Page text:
TEACH Journal of Christian Education Valuing Early Career Teachers: Putting the Brakes on the Exodus Marion Shields Avondale College of Higher Education Peter W. Kilgour Avondale College Follow this and additional works at: https://research.avondale.edu.au/teach Part of the Education Commons Recommended Citation - Article 8 TEACHR Valuing early career teachers: Putting the brakes on the exodus “between 40% and 50% of teachers in [Australia], North America, United Kingdom, and Hong Kong leave in t fist fi years after graduation. ” understanding of the phenomenon together with provision of some possible solutions. Abstract The attrition of early career teachers has been identified as an international issue. This paper reports on an Australian study that sought to identify the lived experiences of beginning teachers in one independent school system in their first three years. Areas such as the teacher’s job satisfaction and impacting factors were addressed. Data revealed that the main drivers for teachers terminating their teaching career in the first few years are connected to work/life balance, the level of support from administration, the teacher’s mentor, and the level and appropriateness of the professional development they are permitted to attend. Introduction It is just two years since the then New South Wales Education Minister, Adrian Picolli, made the statement that tertiary institutions are training too many teachers for the demands of the education market (Ballantyne, 2016) . An opposing predication however has come from Associate Professor Philip Riley, a researcher in teacher attrition, who has warned that Australia may well face a teacher shortage in the coming years because of the increasing rate of teachers leaving the classroom (Stroud, 2017) . Obviously these two points of view are in opposition, but it is in the best interests of the education sector to try and understand why teachers – both new and experienced – are looking outside the school system for their careers. This paper reports on a research project that sought to explore the experiences of early career teachers (ECTs) in one independent school system in Australia. The purpose is to contribute a greater Background The rates of attrition for beginning teachers are unacceptably high in most education systems in the western world (Heineke, Mazza, & TichnorWagner, 2014; Ingersoll & Strong, 2011) . Described as epidemic’ by allant and iley (201), between 40% and 50% of teachers in North America, United ingdom, and Hong ong leave in the first five years after graduation. Longitudinal studies in Australia also reflect similar results (uchanan, rescott, Schuck, Aubusson, Burke, & Louviere, 2013). Recent research has discovered the reasons for this emerging problem of attrition, and they appear to be attributable to a number of factors. The considerable diversity of reasons for this attrition include: lack of mentoring (Hallam, Chou, Hite, & Hite, 2012) individual teacher’s poor performance (Henry, Bastian & Fortner, 2011) and workload (Latifoglu, 2016) . Further, researching attrition amongst novice teachers, DeAngelis and Presley (2011) discovered that the issue of attrition within the beginning teacher group tended to relate more to the individual school rather than being pervasive across sectors. The experience of new teachers indicates that the first three years of teaching are the most difficult. Indeed, it is not surprising that Henry, Bastian and Fortner (2011) found that teachers in these first three years were less efficient than those with at least five years’ eperience. The effect of teachers leaving early in their careers would indicate that some of their most difficult work has already been done and that school systems are at a disadvantage in losing new career teachers who have invested personal capital’ emotional and financial and had so much invested in them already by organisational entities—monetarily and in professional education, development and mentoring. In Australia, the Bureau of Statistics has revealed that 53% of people holding teaching qualifications are not practising in the classroom (Stroud, 2017) . It was also revealed that in 2014, 5.7% of teachers in Australia left teaching. While this may not seem like an excessive number, given that the total teacher workforce in 2014 was 440,000 (Australian Government Department of Education and Training, 2016) , this percentage represents an exodus of more than 25,000 teachers. This level of attrition comes with significant impacts. According to Ingersoll and Strong (2011) it can lead to acute shortages of teachers in particular geographical locations or key learning areas. Also, the frequent and ongoing turnover of teachers causes disruption to students’ learning (Ingersoll & Strong, 2011) and this needs to be considered, but further it is an additional financial cost to the school system (Fetherston & Lummis, 2012) . Additionally, this level of teacher attrition has a negative impact on the morale of the teachers remaining at the school and on the whole school morale ( Shockley, Watlington, & Felsher (2013 ). There are several studies that have sought to establish reasons why teachers leave the teaching career. Fetherston and Lummis (2012) identified poor leadership but also inadequacy in: “building shared visions, being transparent, protecting staff, listening actively, communicating often, celebrating, enabling and the many other facets of managerial behaviour that constitute effective leadership these days” (p. 10). They further identify teachers who did not point to one particular reason but found that an accumulation of factors built up to a point where they decided the task was no longer tenable. The increasingly difficult task of maintaining student engagement and the connected issue of behaviour management are ongoing issues for teachers and more so for those in their first year of teaching who are still working out policies, processes and expectations. Not mentioned yet, but of paramount importance is the amount of work new teachers have to do in their early years of teaching “in addition to finding their feet as new professionals, and, sometimes, teaching outside their area of expertise” (Buchanan, Prescott, Schuck, Aubusson, Burke, & Louviere, 2013, p. 121) . Other issues that early career teachers report as having an impact on their tenure in the classroom include a lack of comprehensive, systematic induction programs such as classroom observations with feedback and coaching, and professional development tailored to the novices’ need (Henry, Bastian & Fortner, 2011) . Another recurring theme is often a perceived lack of administrative support (Menon, 2012) . Buchanan et al. (2013) discuss the isolation a new teacher can feel in the workplace. This can be professional isolation or emotional isolation where the teacher feels separated from the staff and struggling on their own. They may be experiencing a perceived lack of success but not wanting to acknowledge it, or to ask for help. This research sought to establish the feelings and experiences of beginning teachers in one independent school system in Australia. Method Having noticed that the attrition of early career teachers in one independent school system appeared to be paralleling that found in education in general, it was decided that teachers who graduated in the years 2013, 2014 and 2015 would be asked to participate in a study that would identify the demographics of the teachers, their perceived level of administrative support, their experience of mentoring and their induction and orientation experiences. Their intent to remain in teaching was also sought. By surveying graduates over three consecutive years, a sample from each of the first three years of teaching was made possible, assuming students went directly into employment. A mixed methods approach (Creswell & Plano Clark, 2011) was preferred, beginning with a survey that also included opportunities for comments. This was to be followed by telephone interviews for those who indicated they would be interested and willing to respond in this way. An invitation was posted to each beginning teacher at his/her school, assuming that all might be currently employed. One hundred and nine invitations were sent out. At the time of posting, ten of the beginning teachers had already left the system; and a further twelve had changed their names or moved schools, leaving a potential of 87 responses. An online survey via Survey Monkey enabled respondents to be completely anonymous, if desired. The survey questions were designed to reflect issues already raised in the literature and discussed in the background section of this paper. Findings and discussion The first section of the results is reported within three categories of demographics: the sample, perceptions of administrative processes and level of personal mentoring received. Job satisfaction, attitude to tenure, and evaluation of professional development experienced are individually discussed as specific topics of interest emergent from their early teaching profession experience. “the frequent … turnover of teachers causes disruption to students’ learning … an additional financial cost to the school system … [and] a negative impact on the morale of the teachers ” “ Only 34% of current early career teachers reported that they intended a long term career in teaching, while 45% did not see themselves staying more than 5 years. ” 1. The sample The study included first year teachers, 15 in their second year and 12 in a third year, being 44 in total, expressing a response rate of close to 50%. Of these, 50% were primary teachers, 48% secondary teachers and 2% early childhood educators. The participants were at schools across Australia, and of those who responded to this optional item, 48% were from New South Wales, 24% from South Australia, 21% from Queensland and 7% from Western Australia. 2. Administrative process perceptions Twenty five percent of early career teachers did not generally feel supported by the principal, though there may be isolated times when they did feel supported. This is a key piece of data, given that lack of principal support has been shown to be a critical factor in early career teachers leaving the profession. It needs to be remembered that whether the teacher has in fact been supported or not is not relevant to the study because it is the perception of lack of support for the teacher that is a key factor in teacher attrition. With regard to the staff handbook, policies and procedures, 77% of the participants had access to this information though three of the respondents (7%) said it was either very sparse or out of date. Twenty percent (20%) of respondents reported that they had not had a formal induction into the school. Though 91% of students acknowledged that they had been given reduced teaching loads in their beginning years, this was often infringed upon with extra curricular tasks and several students who reported a reduced load, still felt burdened by the overall requirements. 3. Personal mentoring Though 91% of early career teachers reported having a mentor, several participants noted that although they had a mentor officially, often their mentor was too busy or stressed to provide needed support. In fact, 62% of respondents reported ad hoc meetings with their mentors, leaving little more than a third who had regular meeting times. A buddy teacher assisted 80% of respondents, but in small schools they were often the same person as the mentor. The most concerning result here is that 20% of respondents had never been observed and given feedback, and 59% had never had their daybook checked. Establishing good habits of preparation is likely to forestall poor teaching, as well as boredom and inappropriate behaviour by students. It should be noted that many respondents see ad hoc as appropriate, and not overly controlling. However, unfortunately ad hoc supervision tends to be associated with the occurrence of problems—when poor practices or lack of preparation have already occurred, creating below expectation outcomes, and potentially a crisis. Job satisfaction Respondents to this study were asked to rate the enjoyment level they experienced of their teaching position in their first year on a scale of where represents ‘no enoyment at all’ and represents ‘etreme enoyment’. The results are shown in igure 1. It is disturbing that there are almost as many teachers reporting on the negative side of neutral as on the positive side. The top three experiences that generated the most enjoyment for the participants were: other school staff who were supportive, friendly, kind, helpful, respectful and who socialise together; the students; and the actual teaching and seeing the students improving. The range of issues that caused the respondents’ difficulties however, were greater in number and more diverse. Table 1 illustrates some of the issues and the number of early career teachers who listed each of them. Tenure as a teacher A sample of the respondents had already left teaching (n = 22). When asked why they had left, the answers included: a negative workplace, further study, workload, and a generous offer in another career. Individually, these respondents were quite reticent about returning to teaching. There would have to be some changes for them to consider teaching again. Only 34% of current early career teachers reported that they intended a long term career in teaching, while 45% did not see themselves staying more than years. hile this was only a ‘snapshot’ of these young teachers’ future planning, however their prediction is alarmingly close to the earlier uoted of ualified teachers not currently teaching in Australia. Some of the more qualitative comments made by the respondents surrounding reasons for a premature departure from the classroom can clearly be placed in two main themes: work/life balance and not feeling empowered or supported. Professional development The teachers who participated in the study reported mostly positive experiences of the professional development activities attended. In fact, out of the 60 professional development sessions teachers commented on, only 10 reported them as being ‘somewhat useful’, or ‘not very useful’. The types of professional development early career teachers expressed preference for, and a desire for more information and experience in, were: creative assessments, behavior management, differentiating for special needs, innovative content delivery, and the use of technology in learning. Summary of recommendations The following recommendations are derived from this research. • That principals and school system directors (where they exist) should ensure they develop a positive relationship with early career teachers as soon as they start at the school. • That the mentor ensures the beginning teacher is welcomed and supported in the school and that regular (weekly or fortnightly) meetings are arranged. • That there is a formal school induction program for new teachers which is subject to formal supervised system evaluation. • That beginning teachers are visited by the principal in their classrooms and affirmed for their work several times in the first term. • That mentors observe, give feedback and check planning and paper work regularly. • That professional development is provided regularly and that it is aligned to the teacher’s needs. Future research directions or recommendations Theme/topic Differentiation/special needs Behaviour Management Assessments Reporting Time management (personal/ professional) / lack of release time Lack of programs in place/outside subject area Mentor issues (too busy, stressed or not supportive) Working /communicating with parents Staff relations School’s data management system n 23 18 15 14 12 12 9 6 4 2 % There is an argument to say that enough research has been done to give schools, principals, and mentors a comprehensive idea of what is required to keep early career teachers in the classroom. This study, though more specific in its outcomes than earlier studies, still identifies the same broad issues that new teachers struggle with. Given that these issues are known and published, it would be worthwhile to do individual case studies of schools that have focused on developing solutions to one or more of these issues, and to research and report their effectiveness. Conclusion The outcomes of this study are no surprise and the issues that have been identified in this study as contributors to early career teachers leaving teaching, can be addressed within each school’s structure and organisation. The real need is for education authorities to acknowledge that the level of attrition amongst early career teachers is not a positive thing for education systems and consequently, to make early career teachers an even higher priority in their schools in terms of emotional and physical support, as well as further developing academic support. TEACH “ recommendation … the mentor ensures the beginning teacher is welcomed and supported … [and] mentors observe, give feedback and check planning and paper work regularly. ” Ballantyne , R. ( 2016 , July 16). Teaching graduates all trained up with nowhere to go. The Educator . Retrieved from http://www. educatoronline.com.au/news/teaching -graduates-all-trained-upwith-nowhere-to-go-219552 .aspx Buchanan , J. , Prescott , A. , Schuck , S. , Aubusson , P. , Burke , P. , & Louviere , J. ( 2013 ). Teacher retention and attrition: Views of early career teachers . Australian Journal of Teacher Education , 38 ( 3 ), 112 - 129 . http://dx.doi.org/10.14221/ajte.2013v38n3. 9 Creswell , J. W. , & Plano Clark , V. L. ( 2011 ). Designing and conducting mixed methods research (2nd ed .). Thousand Oaks, CA: Sage. DeAngelis , K. J. , & Presley , J. B. ( 2011 ). Toward a more nuanced understanding of new teacher attrition . Education and Urban Society , 43 ( 5 ), 598 - 626 . DOI: 10 .1177/0013124510380724 Fetherston , T. , & Lummis , G. ( 2012 ). Why Western Australian secondary teachers resign . Australian Journal of Teacher Education , 37 ( 4 ), 1 - 20 . http://dx.doi.org/10.14221/ ajte.2012v37n4. 1 Gallant , A. , & Riley , P. ( 2014 ). Early career teacher attrition: New thoughts on an intractable problem . Teacher Development: An International Journal of Teachers' Professional Development , 18 ( 4 ), 562 - 580 . DOI: 10 .1080/13664530. 2014 .945129 Hallam , P. , Chou , P. , Hite , J. , & Hite , S. ( 2012 ). Two contrasting models for mentoring as they affect retention of beginning teachers . NASSP Bulletin , 96 ( 3 ), 243 - 278 . DOI: 10 .1177/0192636512447132. Heineke , A. J. , Mazza , B. S. , & Tichnor-Wagner , A. ( 2014 ). After the two-year commitment: A quantitative and qualitative inquiry of Teach for America teacher retention and attrition . Urban Education , 49 ( 7 ), 750 - 782 . DOI: 10 .1177/0042085913488603 Henry , G. , Bastian , K. , & Fortner , K. ( 2011 ). Stayers and leavers: Early-career teacher effectiveness and attrition . Educational Researcher , 40 ( 6 ), 14 - 26 . Ingersoll , R. , & Strong , M. ( 2011 ). The impact of induction and mentoring programs for beginning teachers: A critical review of the research . Review of Educational Research , 81 ( 2 ), 201 - 233 . DOI: 10 .3102/0034654311403323 Latifoglu , A. ( 2016 ). Staying or leaving? An analysis of career trajectories of beginning teachers . International Studies in Educational Administration , 41 ( 1 ), 55 - 70 . Menon , M. ( 2012 ). Do beginning teachers receive adequate support from their headteachers? Educational Management , Administration & Leadership , 40 ( 2 ), 217 - 231 . DOI: 10 .1177/1741143211427981 Australian Government Department of Education and Training . ( 2016 ). School teacher workforce data reports. Retrieved from https://www.education.gov.au/school-teacher-workforce-datareports Shockley , R. , Watlington , E. , & Felsher , R. ( 2013 ). Out on a limb: The efficacy of teacher induction in secondary schools NASSP Bulletin , 97 ( 4 ), 350 - 377 . Stroud , G. ( 2017 , February 6). Why do teachers leave? ABC News . Retrieved from http://www.abc.net.au/news/2017-02-04/why-doteachers -leave/8234054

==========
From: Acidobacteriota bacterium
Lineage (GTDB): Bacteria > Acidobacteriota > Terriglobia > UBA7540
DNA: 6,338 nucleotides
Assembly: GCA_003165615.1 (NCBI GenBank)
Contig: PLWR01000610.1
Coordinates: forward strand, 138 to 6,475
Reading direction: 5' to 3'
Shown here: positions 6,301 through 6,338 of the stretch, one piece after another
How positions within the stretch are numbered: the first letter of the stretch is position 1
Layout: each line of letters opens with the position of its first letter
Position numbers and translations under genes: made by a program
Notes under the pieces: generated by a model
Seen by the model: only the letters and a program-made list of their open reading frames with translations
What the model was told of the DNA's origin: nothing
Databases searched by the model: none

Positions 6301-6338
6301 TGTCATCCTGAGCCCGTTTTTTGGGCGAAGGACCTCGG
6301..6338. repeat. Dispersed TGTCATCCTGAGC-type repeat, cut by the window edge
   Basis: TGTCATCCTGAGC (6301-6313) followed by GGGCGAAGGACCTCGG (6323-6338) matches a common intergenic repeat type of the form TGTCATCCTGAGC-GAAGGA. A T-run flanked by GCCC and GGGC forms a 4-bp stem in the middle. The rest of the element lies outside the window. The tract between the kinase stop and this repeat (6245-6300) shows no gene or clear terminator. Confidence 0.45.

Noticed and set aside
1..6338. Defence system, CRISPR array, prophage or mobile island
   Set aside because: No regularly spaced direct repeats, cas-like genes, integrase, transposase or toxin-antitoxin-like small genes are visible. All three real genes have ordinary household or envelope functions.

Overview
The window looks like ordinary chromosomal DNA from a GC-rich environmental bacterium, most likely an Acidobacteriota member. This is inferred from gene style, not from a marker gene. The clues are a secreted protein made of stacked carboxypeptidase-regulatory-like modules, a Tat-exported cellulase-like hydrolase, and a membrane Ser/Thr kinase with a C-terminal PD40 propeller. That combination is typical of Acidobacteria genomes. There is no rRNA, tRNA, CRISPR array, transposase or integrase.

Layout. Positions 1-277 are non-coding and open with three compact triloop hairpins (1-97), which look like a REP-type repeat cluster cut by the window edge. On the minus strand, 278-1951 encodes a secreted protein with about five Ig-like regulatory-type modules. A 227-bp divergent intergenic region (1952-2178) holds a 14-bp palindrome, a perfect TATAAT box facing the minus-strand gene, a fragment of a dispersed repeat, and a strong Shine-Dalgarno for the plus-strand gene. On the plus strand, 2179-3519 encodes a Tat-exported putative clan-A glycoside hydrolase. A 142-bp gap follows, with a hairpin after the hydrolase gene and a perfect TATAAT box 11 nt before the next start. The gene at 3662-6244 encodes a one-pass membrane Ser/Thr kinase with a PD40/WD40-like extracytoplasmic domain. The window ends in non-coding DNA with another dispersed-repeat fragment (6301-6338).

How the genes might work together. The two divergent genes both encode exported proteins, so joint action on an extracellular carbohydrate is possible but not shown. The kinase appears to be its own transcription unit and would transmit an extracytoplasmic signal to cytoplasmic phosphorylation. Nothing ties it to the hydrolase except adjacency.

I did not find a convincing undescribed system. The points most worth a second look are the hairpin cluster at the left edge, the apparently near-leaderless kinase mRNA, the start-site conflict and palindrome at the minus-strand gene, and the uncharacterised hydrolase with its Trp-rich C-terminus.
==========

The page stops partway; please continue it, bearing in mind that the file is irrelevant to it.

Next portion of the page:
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Marion Shields, Peter W Kilgour. Valuing Early Career Teachers: Putting the Brakes on the Exodus, TEACH Journal of Christian Education, 2018,